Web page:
Although they vary in subject-matter and mood, collectively, Le Clercq’s personal photographs indicated that her sense of identity in the mid-1940s was plural and adolescent as she expressed Balanchine’s vision of the American ballerina alongside other more personal aspects of feminine identity. The parallels with contemporary fashion images in Le Clercq’s photographs position her within the collective of young American women who engaged with forming a public persona, whilst they simultaneously cultivated a personal self-image.
Denby, E. (1949) ‘Against Meaning in Ballet’, in Looking at the Dance, New York: Curtis Books.
I first discovered Francesca Woodman’s photographs whilst I was working at the company Phillips de Pury. I was sorting through some catalogues and came across the work, Self Portrait at Thirteen, Boulder, Colorado, 1972. I was struck by her age and the estimated price. Untitled, Rome, 1977-78 sold for $170, 500 on the 4th April 2012. Her self-awareness struck me as being immediately of our time. Both her playfulness with the camera and her seeming insistence to photograph herself held my gaze. As I paused to gather my thoughts, what also collapsed time and made me connect so viscerally with the photograph, was the medium of dress.
Here is an extract from an essay I wrote this year in Dr. Rebecca Arnold’s History of Dress MA. The extract discusses ‘After My Grandmothers Funeral’, a photograph that helps to communicate how Woodman’s understanding of fashion offers a narrative possibility to her images hereto unexplored.
“The cinematic qualities of the image were elucidated by the curator Lynne Cooke in the exhibition Ellipsis who celebrates connections between Woodman and the filmmaker Michelangelo Antonioni. The term ‘ellipsis’ makes reference to an important formal device used in modernist film in which an element of film narrative which does not need to be shown or stated is removed from screen. Antonioni’s use of ellipsis is distinct in that he extended the use in order to mark moments of uncertainty in films such as L’Eclisse (1962) and L’Aventura (1960). Here, Woodman appears like an Antonioni heroine, her dress signals an awareness of fashion and the filmic qualities of the image exacerbate the fictional qualities of Woodman’s fashionable attire.
The image thus concedes to the cinematic device ellipsis that echoes the use of dress as creating an ambiguous narrative or missing link, caught between a protective covering and a simultaneous statement of a fragile interior state of mind. The etched pencil title, ‘After my grandmothers funeral’ tints the image with a ceremonial, ritualistic event, that is not present in the photograph. The fur coat encases Woodman in a way that is seems both protective and defensive perhaps embodying Woodman’s ambiguity towards Fashion as either an extension of thought or rationally separating dress and thought. Whilst the colour black evokes an interior consciousness, mimicking a solemn state of mourning on the outside, Woodman’s clothing suggests the sensory quality of touch.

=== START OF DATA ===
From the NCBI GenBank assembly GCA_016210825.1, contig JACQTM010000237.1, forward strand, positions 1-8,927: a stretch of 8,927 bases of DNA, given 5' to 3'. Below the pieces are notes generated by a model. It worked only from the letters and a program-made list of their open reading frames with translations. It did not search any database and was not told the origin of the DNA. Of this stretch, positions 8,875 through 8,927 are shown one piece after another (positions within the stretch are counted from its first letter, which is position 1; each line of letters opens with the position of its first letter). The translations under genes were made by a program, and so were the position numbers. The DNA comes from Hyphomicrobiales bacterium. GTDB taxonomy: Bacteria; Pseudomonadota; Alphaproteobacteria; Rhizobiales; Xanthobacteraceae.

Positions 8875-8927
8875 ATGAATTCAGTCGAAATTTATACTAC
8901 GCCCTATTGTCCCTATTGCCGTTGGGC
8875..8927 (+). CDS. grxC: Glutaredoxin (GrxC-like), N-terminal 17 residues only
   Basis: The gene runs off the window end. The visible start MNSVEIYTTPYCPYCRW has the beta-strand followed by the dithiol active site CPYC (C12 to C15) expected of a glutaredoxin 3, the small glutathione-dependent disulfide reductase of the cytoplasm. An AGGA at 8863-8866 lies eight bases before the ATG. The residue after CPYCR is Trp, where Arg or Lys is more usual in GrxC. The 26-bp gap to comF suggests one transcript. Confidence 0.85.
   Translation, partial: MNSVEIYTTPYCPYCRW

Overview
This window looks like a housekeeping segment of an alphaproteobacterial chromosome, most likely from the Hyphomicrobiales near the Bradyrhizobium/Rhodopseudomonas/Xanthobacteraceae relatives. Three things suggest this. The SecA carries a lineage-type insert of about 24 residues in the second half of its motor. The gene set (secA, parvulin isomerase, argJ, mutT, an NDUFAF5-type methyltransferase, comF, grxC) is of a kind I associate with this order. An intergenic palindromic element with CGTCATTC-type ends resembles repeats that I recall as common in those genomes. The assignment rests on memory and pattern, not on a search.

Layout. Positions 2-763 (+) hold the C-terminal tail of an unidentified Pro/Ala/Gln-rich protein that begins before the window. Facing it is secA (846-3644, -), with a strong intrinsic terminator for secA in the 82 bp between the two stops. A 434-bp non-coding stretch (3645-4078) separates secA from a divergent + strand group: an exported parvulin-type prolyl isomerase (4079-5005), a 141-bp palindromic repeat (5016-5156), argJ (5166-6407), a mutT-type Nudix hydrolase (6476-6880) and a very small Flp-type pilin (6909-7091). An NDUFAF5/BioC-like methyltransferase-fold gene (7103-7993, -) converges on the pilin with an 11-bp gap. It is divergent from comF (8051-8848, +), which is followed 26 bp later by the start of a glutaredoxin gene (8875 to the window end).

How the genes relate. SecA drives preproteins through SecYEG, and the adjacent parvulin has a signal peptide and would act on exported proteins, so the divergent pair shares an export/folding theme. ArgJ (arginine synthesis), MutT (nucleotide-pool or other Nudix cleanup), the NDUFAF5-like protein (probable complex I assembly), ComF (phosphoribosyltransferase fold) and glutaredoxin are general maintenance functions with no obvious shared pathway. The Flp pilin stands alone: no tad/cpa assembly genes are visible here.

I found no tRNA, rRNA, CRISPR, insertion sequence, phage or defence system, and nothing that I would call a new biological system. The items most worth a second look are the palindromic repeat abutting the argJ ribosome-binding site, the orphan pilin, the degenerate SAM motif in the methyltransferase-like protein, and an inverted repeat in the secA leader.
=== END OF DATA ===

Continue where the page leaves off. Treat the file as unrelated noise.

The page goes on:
Through this image dress becomes a mechanism for Woodman to reconfigure the narrative possibilities of objects. In her photographs concerning her grandmother, Woodman’s characteristic use of clothing as lining, becoming an extension of skin, is replaced by a more complex relationship to the clothing. Clothing takes on an element of agency itself. The objects embody her absent grandmother and rather than relishing in a characteristic blur, Woodman can be seen to archive the objects by integrating them into her own work and associating them with her own living body.
This essay tries to capture how Francesca loved fashion and little, if no critical consideration is given to her clothes. They add something to the images, and in part attracted me to her astounding body of work.”
‘The Isabella Blow: Fashion Galore’ exhibition at Somerset House caused a sensation. Victoria Sadler from the Huffington Post admired the construction of the show and celebrated the way Isabella ‘wore clothes’. Sadler recalled a feeling of optimism and commended the exhibition for its celebration of fashion as something that is ‘brave, emotive and innovative’. I first met one of its curators, Shonagh Marshall, a few years ago, in a funny little flat in East London, quite a world away from this meeting, in the foyer of Somerset House, at the entrance to ‘Isabella Blow: Fashion Galore!’
The exhibition began with glass cabinets filled with personal albums and memorabilia, showing where Isabella Blow had grown up. A small video was shown of Blow leafing through a family album. There were photographs of her striking wedding day outfit and the outfit she had worn to Andy Warhol’s funeral. Immediately, there was a sense that her private life was inextricably linked to her public life, and her fashion sense courted this attention whilst retaining an intensely personal declaration of her own character.